Having been through a number of withdrawals myself, I deem it necessary to enlighten others on the process, what it entails and what you can do about it.
Withdrawal indicates dependence on a substance and withdrawing from alcohol or drugs may cause unpleasant symptoms. These symptoms vary in severity and depend on several factors. Signs of withdrawal can begin as quick as a few hours after the last use or they may take days to appear. They can last anywhere from a few days to a few weeks. Withdrawal symptoms usually have several stages which includes an acute withdrawal period where the symptoms begin and are most intense, this lasts anywhere from a couple of days to a week. Then a prolonged withdrawal period after physical symptoms subside, this includes long term symptoms like cravings and depression. Lastly a protracted withdrawal period where symptoms are at their worst and start to fade.
The concept of tolerance helps us to understand why withdrawal symptoms happen. You are considered physically dependent on a substance when you can’t stop taking it without withdrawal effects. It is also known as chemical dependency, and it becomes worse the more that your tolerance builds. Tolerance means you need to take more of the same drug to experience the same high. Most people who regularly use drugs or alcohol develop tolerance.
The severity of alcohol withdrawal depends on how severe your addiction is. Light to moderate drinkers will experience mild to moderate withdrawal symptoms. Heavier drinkers are at an increased rate of developing seizures, delirium (confusion and psychosis) and other life threatening symptoms. There is still a high risk in light drinkers who have been drinking over a long period of time. Because there is always a risk of seizures in drinkers, it is important when going through withdrawal that you are monitored by a trained doctor.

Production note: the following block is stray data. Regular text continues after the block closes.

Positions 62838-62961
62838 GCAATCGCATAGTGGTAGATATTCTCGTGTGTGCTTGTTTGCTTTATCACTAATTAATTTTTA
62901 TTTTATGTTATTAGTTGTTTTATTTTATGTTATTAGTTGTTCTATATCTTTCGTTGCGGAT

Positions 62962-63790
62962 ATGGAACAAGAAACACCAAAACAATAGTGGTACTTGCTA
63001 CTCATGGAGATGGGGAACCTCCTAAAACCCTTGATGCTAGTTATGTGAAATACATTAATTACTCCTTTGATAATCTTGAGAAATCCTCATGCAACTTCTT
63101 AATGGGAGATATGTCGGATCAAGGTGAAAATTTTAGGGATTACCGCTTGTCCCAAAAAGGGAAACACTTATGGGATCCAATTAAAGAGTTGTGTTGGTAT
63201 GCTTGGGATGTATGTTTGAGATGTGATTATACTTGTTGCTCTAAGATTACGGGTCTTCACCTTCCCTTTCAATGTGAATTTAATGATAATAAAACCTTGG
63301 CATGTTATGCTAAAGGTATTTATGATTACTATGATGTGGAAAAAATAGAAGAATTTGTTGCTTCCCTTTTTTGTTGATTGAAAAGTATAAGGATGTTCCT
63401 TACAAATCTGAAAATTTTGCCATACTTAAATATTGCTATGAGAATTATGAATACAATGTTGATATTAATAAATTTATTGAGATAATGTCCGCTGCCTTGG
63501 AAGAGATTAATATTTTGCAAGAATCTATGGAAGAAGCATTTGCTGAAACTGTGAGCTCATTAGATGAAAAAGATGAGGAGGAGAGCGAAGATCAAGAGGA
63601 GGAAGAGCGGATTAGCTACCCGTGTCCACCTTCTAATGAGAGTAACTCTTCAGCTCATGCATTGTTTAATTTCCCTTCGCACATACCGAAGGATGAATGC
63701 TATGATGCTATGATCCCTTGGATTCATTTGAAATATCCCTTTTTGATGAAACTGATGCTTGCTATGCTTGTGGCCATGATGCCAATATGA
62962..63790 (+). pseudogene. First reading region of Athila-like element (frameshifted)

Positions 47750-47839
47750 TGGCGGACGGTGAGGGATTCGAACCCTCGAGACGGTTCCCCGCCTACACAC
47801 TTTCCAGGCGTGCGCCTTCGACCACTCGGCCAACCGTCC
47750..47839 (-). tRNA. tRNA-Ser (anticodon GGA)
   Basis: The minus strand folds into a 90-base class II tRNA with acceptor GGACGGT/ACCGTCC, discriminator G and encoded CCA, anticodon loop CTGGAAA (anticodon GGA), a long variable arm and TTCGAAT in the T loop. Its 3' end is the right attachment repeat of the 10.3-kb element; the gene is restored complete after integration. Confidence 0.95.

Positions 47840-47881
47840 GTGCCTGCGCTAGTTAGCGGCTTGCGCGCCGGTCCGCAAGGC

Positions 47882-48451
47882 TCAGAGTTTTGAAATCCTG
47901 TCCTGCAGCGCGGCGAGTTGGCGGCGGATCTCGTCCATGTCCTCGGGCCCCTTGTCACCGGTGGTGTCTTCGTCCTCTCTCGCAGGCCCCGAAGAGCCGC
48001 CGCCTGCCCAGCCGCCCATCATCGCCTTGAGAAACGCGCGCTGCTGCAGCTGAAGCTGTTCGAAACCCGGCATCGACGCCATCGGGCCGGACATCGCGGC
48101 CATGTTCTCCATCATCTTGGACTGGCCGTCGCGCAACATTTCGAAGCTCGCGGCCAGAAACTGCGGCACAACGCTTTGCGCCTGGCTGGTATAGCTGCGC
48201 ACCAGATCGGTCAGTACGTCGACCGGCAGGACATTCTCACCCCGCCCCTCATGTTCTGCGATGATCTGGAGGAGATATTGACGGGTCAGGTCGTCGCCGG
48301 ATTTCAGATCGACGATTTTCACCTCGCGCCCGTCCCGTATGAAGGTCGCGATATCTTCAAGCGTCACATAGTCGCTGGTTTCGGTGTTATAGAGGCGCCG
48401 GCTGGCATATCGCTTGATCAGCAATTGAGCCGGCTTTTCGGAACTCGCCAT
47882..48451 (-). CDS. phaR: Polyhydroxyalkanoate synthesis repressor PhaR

For an opioid withdrawal, for example heroin, oxycodone and fentanyl withdrawal symptoms can be extremely distressing although not considered to be fatal. A person’s tolerance to opioids increases rapidly, if you have been chronically abusing opioids, you may have a high tolerance. This allows you to take a high amount of the drug that may be fatal to someone without tolerance. The major risk associated with opioid withdrawal, is that as symptoms persist, it heightens the chance of relapse. Since your tolerance would have decreased you increase the chance of fatal overdose. Other risks include self harm and dehydration.
Common stimulants include substances such as cocaine, meth and amphetamines typically cause more emotional symptoms than physical but you may also experience sweating, nervousness and lethargy. For most people withdrawing from stimulants produces extreme mood swings and cravings which greatly increase your chance of relapse. As part of a medical detox, medication will be administered to aid tiredness and help control cravings.
A medical detox program can reduce your risk of relapse in the early stages, but is not enough to maintain long term recovery. Relapse rate for all substance misuse disorders at an all time high. The potential to relapse is significantly decreased if you participate in treatment following detox. Generally this means getting involved in some sort of addiction treatment program where therapy is the backbone. In therapy you will address the type of
issues that caused your substance misuse in the first place. You will learn strategies to deal with these issues. In my personal experience, the longer you stay in treatment, the more you heighten your chances of long term recovery.
Are you looking to detox from alcohol or drugs in a safe and controlled environment? At UK Detox we work with a wide range of rehabilitation facilities and detox centres around the country to suit your needs and circumstances and provide home detox’s. We are a premier service with an extremely high success rate, offering addicts the opportunity to get clean and sober and live a successful life. We are living proof that it is achievable and now we are here to help you on your journey into recovery. Change your story, change your life.